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Lawsuits, banning threats, denials surround Spore DRM fiasco

According to documents obtained by the Courthouse News Service, Electronic Arts is facing a class action lawsuit due to the implementation of SecuROM DRM software in the recently released evolution game Spore. The lawsuit was filed Monday with the Northern California District Court and the plaintiff is Melissa Thomas and "all others similarly situated". Thomas is represented by Alan Himmelfarb and Scott A. Kamber of Vernon, California, and New York.

The suit claims, “Consumers are not warned about the program, which is installed without notice and cannot be uninstalled, even if they uninstall Spore”.  The lawsuit accuses Electronic Arts of deliberately hiding the fact that Spore uses SecuROM and claims the DRM software prevents the computer from operating under certain circumstances and/or disrupting hardware operations. The suit also claims that SecuROM takes over a portion of a PC's processing resources "to transmit information back to EA." The lawsuit is seeking an award for all plaintiffs the $49.99 purchase price plus damages. The details of the lawsuit are available in PDF format.

In addition to the lawsuit, there is more bad press for EA as Shacknews is reporting a poster on The Official Spore Forum was threatened with banning after asking about the DRM situation on the board. They were asked to take any further DRM SecuROM conversations to another forum and any further attempts to discuss the topic may result in a banning so severe the poster may be forced to buy a new copy to play Spore. The forum thread in question can be accessed here. In order to post on the forum, consumers must sign in with the Spore account tied to their game.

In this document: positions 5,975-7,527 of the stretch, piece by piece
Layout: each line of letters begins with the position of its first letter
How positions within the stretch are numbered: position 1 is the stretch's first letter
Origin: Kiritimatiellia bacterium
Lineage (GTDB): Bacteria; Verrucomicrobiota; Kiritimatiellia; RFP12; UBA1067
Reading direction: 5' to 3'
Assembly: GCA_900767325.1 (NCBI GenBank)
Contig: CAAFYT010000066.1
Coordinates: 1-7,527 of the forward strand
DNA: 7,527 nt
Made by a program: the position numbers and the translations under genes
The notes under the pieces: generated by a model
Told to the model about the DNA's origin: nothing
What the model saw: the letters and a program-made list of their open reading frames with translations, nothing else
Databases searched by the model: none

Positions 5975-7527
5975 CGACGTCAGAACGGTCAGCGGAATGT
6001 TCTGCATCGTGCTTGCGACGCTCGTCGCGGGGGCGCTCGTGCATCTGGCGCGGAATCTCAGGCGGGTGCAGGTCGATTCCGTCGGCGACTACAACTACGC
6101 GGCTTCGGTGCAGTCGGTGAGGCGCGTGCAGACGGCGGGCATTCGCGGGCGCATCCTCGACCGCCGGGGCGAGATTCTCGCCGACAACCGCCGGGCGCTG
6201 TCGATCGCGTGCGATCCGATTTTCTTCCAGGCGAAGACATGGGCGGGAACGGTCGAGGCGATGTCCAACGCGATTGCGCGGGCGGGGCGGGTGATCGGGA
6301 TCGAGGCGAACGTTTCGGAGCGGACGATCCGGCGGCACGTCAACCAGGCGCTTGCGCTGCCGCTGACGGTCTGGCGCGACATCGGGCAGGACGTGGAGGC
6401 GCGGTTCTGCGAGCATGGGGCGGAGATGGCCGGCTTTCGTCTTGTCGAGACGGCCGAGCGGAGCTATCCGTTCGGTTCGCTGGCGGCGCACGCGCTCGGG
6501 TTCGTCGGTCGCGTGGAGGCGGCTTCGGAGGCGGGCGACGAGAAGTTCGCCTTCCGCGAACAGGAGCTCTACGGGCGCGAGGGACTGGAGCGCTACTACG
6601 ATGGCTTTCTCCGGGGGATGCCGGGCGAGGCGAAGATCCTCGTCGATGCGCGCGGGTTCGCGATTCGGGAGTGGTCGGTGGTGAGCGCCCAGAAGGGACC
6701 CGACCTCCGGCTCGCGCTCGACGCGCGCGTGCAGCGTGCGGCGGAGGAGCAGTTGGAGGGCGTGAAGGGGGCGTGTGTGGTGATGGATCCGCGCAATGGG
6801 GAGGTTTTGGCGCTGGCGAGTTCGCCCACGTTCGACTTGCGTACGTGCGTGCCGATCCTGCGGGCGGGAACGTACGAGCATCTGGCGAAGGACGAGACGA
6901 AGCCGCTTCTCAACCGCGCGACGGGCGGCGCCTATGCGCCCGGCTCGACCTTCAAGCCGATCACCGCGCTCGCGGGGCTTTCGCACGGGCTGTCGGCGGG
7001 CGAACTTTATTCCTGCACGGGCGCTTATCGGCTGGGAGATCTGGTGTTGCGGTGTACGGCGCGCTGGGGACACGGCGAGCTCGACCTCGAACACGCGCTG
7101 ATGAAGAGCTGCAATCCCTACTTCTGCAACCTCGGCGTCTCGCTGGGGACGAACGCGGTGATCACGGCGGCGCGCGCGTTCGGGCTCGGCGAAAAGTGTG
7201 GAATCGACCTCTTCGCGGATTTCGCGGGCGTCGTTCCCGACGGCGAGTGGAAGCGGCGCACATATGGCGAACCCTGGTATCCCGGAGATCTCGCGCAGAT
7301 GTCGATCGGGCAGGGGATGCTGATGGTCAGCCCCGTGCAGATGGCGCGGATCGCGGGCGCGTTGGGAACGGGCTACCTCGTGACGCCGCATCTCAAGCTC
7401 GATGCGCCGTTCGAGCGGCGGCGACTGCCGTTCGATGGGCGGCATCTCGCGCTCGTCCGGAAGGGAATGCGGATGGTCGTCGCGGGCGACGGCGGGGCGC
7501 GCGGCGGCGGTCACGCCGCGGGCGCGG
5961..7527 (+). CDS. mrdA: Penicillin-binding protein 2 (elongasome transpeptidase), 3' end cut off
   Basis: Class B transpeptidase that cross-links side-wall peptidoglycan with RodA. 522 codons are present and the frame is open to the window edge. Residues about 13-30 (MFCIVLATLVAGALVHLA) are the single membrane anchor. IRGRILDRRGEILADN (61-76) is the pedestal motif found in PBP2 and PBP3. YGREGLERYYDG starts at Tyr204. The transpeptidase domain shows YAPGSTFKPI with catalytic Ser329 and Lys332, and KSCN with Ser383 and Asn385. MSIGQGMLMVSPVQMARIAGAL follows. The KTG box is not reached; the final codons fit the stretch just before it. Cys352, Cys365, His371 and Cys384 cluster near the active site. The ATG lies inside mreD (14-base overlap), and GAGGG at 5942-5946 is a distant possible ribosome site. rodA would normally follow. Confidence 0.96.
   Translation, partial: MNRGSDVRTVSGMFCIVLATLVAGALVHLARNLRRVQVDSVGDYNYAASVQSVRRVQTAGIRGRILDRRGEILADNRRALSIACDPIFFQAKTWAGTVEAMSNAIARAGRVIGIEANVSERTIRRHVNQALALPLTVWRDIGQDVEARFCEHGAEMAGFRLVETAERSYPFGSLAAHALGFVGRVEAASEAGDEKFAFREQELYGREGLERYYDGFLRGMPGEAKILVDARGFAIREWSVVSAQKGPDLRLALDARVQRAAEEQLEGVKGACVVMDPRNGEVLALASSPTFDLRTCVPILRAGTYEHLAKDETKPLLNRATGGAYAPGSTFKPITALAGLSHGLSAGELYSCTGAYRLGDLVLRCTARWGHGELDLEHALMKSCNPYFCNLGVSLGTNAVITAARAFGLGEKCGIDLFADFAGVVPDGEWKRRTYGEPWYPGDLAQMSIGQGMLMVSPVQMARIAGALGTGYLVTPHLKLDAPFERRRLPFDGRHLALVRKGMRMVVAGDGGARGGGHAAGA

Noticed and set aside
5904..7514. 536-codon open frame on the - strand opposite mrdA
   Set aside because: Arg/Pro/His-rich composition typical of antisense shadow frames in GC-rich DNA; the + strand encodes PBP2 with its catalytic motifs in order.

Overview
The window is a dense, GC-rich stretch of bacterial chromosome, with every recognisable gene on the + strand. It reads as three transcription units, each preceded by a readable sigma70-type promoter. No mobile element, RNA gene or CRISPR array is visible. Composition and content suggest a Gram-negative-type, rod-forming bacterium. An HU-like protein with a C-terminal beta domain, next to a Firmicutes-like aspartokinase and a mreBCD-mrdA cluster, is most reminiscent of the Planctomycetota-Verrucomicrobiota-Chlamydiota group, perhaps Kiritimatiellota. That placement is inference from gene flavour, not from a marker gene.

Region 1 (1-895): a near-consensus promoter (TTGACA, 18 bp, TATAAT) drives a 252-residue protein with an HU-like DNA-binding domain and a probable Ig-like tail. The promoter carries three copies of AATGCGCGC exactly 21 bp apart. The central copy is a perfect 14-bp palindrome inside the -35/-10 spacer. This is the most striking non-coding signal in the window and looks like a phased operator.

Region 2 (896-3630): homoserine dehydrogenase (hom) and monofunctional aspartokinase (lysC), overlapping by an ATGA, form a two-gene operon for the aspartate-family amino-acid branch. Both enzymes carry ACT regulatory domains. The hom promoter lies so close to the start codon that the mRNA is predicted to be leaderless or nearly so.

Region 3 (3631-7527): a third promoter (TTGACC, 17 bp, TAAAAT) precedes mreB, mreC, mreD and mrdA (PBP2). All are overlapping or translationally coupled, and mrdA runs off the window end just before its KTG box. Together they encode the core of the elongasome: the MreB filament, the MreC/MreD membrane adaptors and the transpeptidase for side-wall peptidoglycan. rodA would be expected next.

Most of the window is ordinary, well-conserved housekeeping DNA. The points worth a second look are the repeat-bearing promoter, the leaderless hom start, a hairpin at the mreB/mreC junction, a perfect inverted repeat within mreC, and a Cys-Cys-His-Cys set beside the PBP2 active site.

The comments appear to be the result of a frustrated forum moderator rather than official Electronic Arts policy as other forum moderators quickly stepped in claiming the inflammatory comments were the result of a miscommunication. They also stated on another forum thread "It is okay to discuss issues on this forum as long as it's done in a respectful manner and there are no personal attacks. This includes the DRM and other controversial issues.

In a message sent to Kotaku, Electronic Arts responded to the incident stating "These comments are absolutely not true or in-line with EA’s moderation policy. They were made by an over-zealous community volunteer who does not work for EA."

Spore has received large amounts of criticism for the way its DRM was implemented. The backlash has caused Electronic Arts to backtrack on some of their decisions with regards to the DRM implemented in Spore. The class action lawsuit and the forum incident are more additions to the public relations disaster that the Spore DRM fiasco has become.

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RE: EA used underhanded tactics
By mmntech on 9/25/2008 11:00:41 AM , Rating: 5
It's deceptive marketing. Game publishers should disclose DRM restrictions on the games package. They don't because they know that if people saw the restrictions before buying the game, they probably wouldn't buy it. This is a landmark case in the sense since it's the casual gamer's first introduction to the intrusive DRM we've been dealing with for years. I hope the plaintiffs with the suit (though I'm not optimistic about that). I also hope this suit brings meaningful changes to gaming that makes it more friendly to legitimate consumers.

RE: EA used underhanded tactics